Client: Glasgow City Council
PR Team: In-house
Campaign: Murder of Firsat Dag and resultant demonstrations
Timescale: 5 August - ongoing
On 5 August Firsat Dag from Kurdistan, who was seeking asylum in the UK,
was stabbed to death in Glasgow. He had been living in the tough
Sighthill area for two weeks.
Later that day, asylum-seekers marched through Glasgow and held a
demonstration outside the City Chambers.
The following week an Iranian refugee, Davoud Naseri, was stabbed. He
survived, declaring that he hated Glasgow and its people.
The main focus of media attention after the murder was not the police
investigation, but Glasgow Council's policy of housing asylum-seekers in
Sighthill, a socially deprived housing estate.
The Council's main objective was to inform both asylum-seekers that
their plight was not going unrecognised and also the local population
that their needs were not being ignored in favour of asylum-seekers.
Glasgow is the only local authority in Scotland that offered to take
asylum-seekers in the Government's dispersal programme.
Groups housed in other areas of the city have integrated relatively
successfully. The message that Glasgow welcomes those seeking asylum was
in danger of getting buried by negative press.
Strategy and Plan
As soon as the police reported the demonstration, a council press
officer met the protesters and arranged for a meeting the following day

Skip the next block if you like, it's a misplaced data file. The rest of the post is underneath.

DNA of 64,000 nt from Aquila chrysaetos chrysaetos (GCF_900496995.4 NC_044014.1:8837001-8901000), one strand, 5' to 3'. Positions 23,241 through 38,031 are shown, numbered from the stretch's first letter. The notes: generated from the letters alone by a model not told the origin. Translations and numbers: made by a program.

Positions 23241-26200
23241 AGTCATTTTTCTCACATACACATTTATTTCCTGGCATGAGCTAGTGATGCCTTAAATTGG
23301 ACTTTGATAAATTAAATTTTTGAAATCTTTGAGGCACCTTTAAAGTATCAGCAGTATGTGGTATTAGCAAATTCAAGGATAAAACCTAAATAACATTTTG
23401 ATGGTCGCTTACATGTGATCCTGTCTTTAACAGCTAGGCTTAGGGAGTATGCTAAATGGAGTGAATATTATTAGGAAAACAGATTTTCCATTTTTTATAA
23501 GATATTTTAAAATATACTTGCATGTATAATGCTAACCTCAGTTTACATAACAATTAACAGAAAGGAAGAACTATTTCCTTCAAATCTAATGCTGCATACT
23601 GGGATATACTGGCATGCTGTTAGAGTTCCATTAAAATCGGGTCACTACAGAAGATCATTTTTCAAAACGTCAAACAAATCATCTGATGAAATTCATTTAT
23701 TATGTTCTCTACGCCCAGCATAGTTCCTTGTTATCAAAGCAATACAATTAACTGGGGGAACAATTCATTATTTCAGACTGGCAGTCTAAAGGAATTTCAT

with council leader, Charlie Gordon.
It was decided that senior personnel, such as councillor Archie Graham,
the chair of Glasgow Anti-Racist Alliance, would be made available to
the media round-the-clock.
In response to international media coverage, for example from AP in the
US and a German documentary crew, a series of press conferences with the
police enabled the council to denounce the murder and reinforce the
message that, unlike some areas, Glasgow welcomes those seeking
It was equally important to get across the message that voices of the
indigenous community were being heard.
It was announced that a meeting would take place where the council would
receive a list of demands from the asylum-seekers. The council would
then respond with a meeting one week later.
As the focus of the media's spotlight on asylum issues shifted to
Glasgow, all the national press and broadcast networks demanded
interviews and information.
It was crucial to project the council's message in the face of negative
press briefings by various interest groups.
Measurement and Evaluation
Glasgow council's press office has a computerised monitoring package but
technical problems meant it could not be used. Enquiries and coverage
were recorded and processed by hand.
Arrangements were made to separate all press cuttings relating to the
issue from day-to-day coverage of council business. It is too early for
a full evaluation.
A package of emergency measures was announced by the council one week
after the murder. Some have already been implemented, including the
opening of a library and Lifelong Learning Centre in Sighthill in record
Improving long-term relations between the indigenous community and
asylum-seekers will be a major challenge for Glasgow council as
demonstrations continue to take place.